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Gullibility Virus Info (non-LBC but important)

To: triumphs@Autox.Team.Net
Subject: Gullibility Virus Info (non-LBC but important)
From: (Pat Catchpole)
Date: Mon, 10 Nov 1997 13:54:11 +0000
Gullibility Virus Spreading over the Internet!

WASHINGTON, D.C.--The Institute for the Investigation of Irregular Internet 
Phenomena announced today that many Internet users are becoming infected by a 
new virus that causes them to believe without question every groundless story, 
legend, and dire warning that shows up in their inbox or on their browser.  The 
Gullibility Virus, as it is called, apparently makes people believe and forward 
copies of silly hoaxes relating to cookie recipes, email viruses, taxes on 
modems, and get-rich-quick schemes.

"These are not just readers of tabloids or people who buy lottery tickets based 
on fortune cookie numbers", a spokesman said.  "Most are otherwise normal 
people, who would laugh at the same stories if told to them by a stranger on a 
street corner".  However, once these same people become infected with the 
Gullibility Virus, they believe anything they read on the Internet.

"My immunity to tall tales and bizarre claims is all gone", reported one weeping
victim.  "I believe every warning message and sick child story my friends 
forward to me, even though most of the messages are anonymous."

Another victim, now in remission, added, "When I first heard about Good Times, I
just accepted it without question.  After all, there were dozens of other 
recipients on the mail header, so I thought the virus must be true".  It was a 
long time, the victim said, before she could stand up at a Hoaxes Anonymous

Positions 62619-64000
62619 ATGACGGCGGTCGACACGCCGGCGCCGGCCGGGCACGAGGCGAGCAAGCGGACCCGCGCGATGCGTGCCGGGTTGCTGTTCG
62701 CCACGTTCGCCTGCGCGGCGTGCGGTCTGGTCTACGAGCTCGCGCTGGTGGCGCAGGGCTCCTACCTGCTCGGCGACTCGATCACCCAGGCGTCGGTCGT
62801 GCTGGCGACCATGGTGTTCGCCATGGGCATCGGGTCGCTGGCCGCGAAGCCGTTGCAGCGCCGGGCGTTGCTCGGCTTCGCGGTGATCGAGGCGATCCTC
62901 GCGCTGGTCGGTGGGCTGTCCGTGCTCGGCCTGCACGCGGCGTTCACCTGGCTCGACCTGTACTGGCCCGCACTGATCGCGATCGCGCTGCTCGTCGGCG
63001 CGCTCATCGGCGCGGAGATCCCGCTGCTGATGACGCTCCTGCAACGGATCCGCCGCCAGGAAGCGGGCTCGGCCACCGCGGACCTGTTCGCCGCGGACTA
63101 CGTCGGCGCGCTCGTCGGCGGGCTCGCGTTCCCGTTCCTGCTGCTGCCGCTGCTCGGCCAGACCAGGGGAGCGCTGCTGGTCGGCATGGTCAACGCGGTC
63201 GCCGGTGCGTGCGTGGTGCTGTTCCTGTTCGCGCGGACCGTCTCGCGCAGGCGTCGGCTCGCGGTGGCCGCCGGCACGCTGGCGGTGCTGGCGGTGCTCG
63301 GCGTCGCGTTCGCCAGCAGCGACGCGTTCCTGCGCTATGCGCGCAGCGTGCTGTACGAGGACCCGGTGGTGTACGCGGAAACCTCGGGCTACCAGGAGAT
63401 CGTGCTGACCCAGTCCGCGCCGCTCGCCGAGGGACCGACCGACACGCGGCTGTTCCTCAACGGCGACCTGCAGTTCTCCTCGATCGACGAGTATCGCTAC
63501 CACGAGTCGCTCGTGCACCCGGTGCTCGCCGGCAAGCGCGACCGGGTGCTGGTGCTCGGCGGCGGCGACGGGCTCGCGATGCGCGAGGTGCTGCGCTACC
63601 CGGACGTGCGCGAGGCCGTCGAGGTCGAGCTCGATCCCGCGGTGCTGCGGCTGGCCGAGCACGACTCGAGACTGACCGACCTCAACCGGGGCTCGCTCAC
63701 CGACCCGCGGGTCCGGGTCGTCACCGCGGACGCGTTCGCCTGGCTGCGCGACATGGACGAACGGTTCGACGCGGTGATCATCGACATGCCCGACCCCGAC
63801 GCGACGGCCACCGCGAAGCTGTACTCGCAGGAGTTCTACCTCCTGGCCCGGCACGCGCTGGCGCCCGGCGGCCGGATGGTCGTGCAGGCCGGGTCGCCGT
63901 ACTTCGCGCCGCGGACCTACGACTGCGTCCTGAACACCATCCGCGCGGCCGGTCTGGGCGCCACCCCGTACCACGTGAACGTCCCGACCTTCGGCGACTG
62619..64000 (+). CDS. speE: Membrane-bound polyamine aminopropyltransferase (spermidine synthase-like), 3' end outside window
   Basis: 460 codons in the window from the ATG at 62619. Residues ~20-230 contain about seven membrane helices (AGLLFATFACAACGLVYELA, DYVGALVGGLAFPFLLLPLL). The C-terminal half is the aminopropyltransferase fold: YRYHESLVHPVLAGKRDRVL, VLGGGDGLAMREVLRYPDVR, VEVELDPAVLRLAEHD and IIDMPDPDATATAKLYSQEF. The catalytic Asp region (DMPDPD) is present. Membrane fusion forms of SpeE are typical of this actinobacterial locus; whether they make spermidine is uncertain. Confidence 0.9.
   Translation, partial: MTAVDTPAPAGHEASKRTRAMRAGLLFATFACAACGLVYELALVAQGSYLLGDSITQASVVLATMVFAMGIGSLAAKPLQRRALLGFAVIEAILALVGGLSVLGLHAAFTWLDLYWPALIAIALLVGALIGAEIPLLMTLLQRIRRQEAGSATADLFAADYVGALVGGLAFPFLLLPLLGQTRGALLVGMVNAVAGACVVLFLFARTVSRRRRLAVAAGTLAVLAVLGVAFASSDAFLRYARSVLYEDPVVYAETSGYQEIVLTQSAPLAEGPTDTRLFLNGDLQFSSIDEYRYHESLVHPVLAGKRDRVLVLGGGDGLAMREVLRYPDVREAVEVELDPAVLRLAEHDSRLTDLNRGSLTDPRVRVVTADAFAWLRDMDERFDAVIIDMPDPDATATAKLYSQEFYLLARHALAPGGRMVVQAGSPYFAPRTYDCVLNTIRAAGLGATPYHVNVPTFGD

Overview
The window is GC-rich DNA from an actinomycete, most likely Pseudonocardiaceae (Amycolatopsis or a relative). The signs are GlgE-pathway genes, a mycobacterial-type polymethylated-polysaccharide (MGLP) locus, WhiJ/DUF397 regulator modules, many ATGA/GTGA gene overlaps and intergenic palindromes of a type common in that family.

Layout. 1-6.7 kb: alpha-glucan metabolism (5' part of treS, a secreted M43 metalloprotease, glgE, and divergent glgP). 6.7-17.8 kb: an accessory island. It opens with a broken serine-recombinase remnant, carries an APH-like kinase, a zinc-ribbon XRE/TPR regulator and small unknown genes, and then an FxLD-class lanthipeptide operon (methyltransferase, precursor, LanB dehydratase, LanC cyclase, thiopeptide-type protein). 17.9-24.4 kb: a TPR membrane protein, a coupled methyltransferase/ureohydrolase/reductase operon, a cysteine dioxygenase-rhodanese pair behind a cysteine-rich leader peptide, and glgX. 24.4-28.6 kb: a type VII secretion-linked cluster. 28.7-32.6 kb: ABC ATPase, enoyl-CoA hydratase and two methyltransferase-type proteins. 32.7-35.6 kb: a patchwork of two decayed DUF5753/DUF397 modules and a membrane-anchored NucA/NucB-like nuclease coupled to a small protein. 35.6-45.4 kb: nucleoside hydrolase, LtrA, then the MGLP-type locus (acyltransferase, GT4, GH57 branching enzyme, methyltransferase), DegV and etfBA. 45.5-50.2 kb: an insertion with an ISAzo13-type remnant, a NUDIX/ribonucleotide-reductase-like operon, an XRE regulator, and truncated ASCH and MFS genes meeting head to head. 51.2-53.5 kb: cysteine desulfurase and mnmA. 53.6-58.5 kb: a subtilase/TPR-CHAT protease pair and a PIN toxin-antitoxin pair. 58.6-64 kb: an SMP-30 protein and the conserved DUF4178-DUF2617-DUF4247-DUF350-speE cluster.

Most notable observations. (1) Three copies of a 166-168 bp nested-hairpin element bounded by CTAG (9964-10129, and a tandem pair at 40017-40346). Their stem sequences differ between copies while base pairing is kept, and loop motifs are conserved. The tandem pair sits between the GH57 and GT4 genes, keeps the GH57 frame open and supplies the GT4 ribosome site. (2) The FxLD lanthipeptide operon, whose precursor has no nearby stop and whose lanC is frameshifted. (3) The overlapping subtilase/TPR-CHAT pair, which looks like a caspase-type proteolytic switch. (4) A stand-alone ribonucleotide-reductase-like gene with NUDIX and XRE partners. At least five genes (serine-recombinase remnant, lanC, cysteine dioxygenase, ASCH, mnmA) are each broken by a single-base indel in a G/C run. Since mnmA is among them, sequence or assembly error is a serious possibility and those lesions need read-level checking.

meeting and state, "My name is Jane, and I've been hoaxed".  Now, however, she 
is spreading the word.  "Challenge and check whatever you read," she says.

Internet users are urged to examine themselves for symptoms of the virus, which 
include the following:

The willingness to believe improbable stories without thinking. The urge to 
forward multiple copies of such stories to others.
A lack of desire to take three minutes to check to see if a story is

T. C. is an example of someone recently infected. He told one reporter, "I read 
on the Net that the major ingredient in almost all shampoos makes your hair fall
out, so I've stopped using shampoo".  When told about the Gullibility Virus, T. 
C. said he would stop reading email, so that he would not become infected.

Anyone with symptoms like these is urged to seek help immediately. Experts 
recommend that at the first feelings of gullibility, Internet users rush to 
their favorite search engine and look up the item tempting them to thoughtless 
credence.  Most hoaxes, legends, and tall tales have been widely discussed and 
exposed by the Internet community.

Courses in critical thinking are also widely available, and there is online help
from many sources, including

Department of Energy Computer Incident Advisory Capability at

Symantec Anti Virus Research Center at

McAfee Associates Virus Hoax List at

Dr. Solomons Hoax Page at

The Urban Legends Web Site at

Urban Legends Reference Pages at

Datafellows Hoax Warnings at

Those people who are still symptom free can help inoculate themselves against 
the Gullibility Virus by reading some good material on evaluating sources, such 

Evaluating Internet Research Sources at

Evaluation of Information Sources at

Bibliography on Evaluating Internet Resources at

It *is* possible to design responsible alerts for people to circulate on the 
Internet.  Here is a how-to that draws positive conclusions from long experience
with the evils of badly designed alerts:

Designing Effective Action Alerts for the Internet at

Lastly, as a public service, Internet users can help stamp out the Gullibility 
Virus by sending copies of this message to anyone who forwards them a hoax.

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